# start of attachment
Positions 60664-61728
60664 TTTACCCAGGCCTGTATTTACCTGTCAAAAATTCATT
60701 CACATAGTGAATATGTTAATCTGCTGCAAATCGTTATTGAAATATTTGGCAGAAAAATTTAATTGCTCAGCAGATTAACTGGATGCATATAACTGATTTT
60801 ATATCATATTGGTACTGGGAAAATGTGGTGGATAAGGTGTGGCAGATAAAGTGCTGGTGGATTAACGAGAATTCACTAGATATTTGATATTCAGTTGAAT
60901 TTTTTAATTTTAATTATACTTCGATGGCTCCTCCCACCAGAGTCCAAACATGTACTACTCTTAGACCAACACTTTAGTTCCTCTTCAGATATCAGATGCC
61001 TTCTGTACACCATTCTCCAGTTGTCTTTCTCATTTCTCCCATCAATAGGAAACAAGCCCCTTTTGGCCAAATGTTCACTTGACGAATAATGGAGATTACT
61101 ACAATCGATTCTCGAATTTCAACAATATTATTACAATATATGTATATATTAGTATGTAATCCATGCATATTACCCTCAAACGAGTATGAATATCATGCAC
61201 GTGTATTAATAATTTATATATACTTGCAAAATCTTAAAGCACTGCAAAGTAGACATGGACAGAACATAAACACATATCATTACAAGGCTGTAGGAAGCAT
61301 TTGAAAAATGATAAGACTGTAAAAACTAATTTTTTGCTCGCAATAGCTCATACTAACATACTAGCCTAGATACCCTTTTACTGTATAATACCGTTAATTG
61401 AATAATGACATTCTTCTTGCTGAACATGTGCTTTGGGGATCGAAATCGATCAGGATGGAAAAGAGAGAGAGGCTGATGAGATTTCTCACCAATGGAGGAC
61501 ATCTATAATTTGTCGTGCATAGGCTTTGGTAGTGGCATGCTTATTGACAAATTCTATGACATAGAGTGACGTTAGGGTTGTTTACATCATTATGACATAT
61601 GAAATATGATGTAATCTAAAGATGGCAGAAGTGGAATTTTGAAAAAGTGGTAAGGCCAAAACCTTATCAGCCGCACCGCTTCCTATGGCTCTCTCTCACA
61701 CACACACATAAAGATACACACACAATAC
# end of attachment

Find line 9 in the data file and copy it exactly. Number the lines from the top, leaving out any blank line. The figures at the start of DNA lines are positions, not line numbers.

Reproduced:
61301 TTGAAAAATGATAAGACTGTAAAAACTAATTTTTTGCTCGCAATAGCTCATACTAACATACTAGCCTAGATACCCTTTTACTGTATAATACCGTTAATTG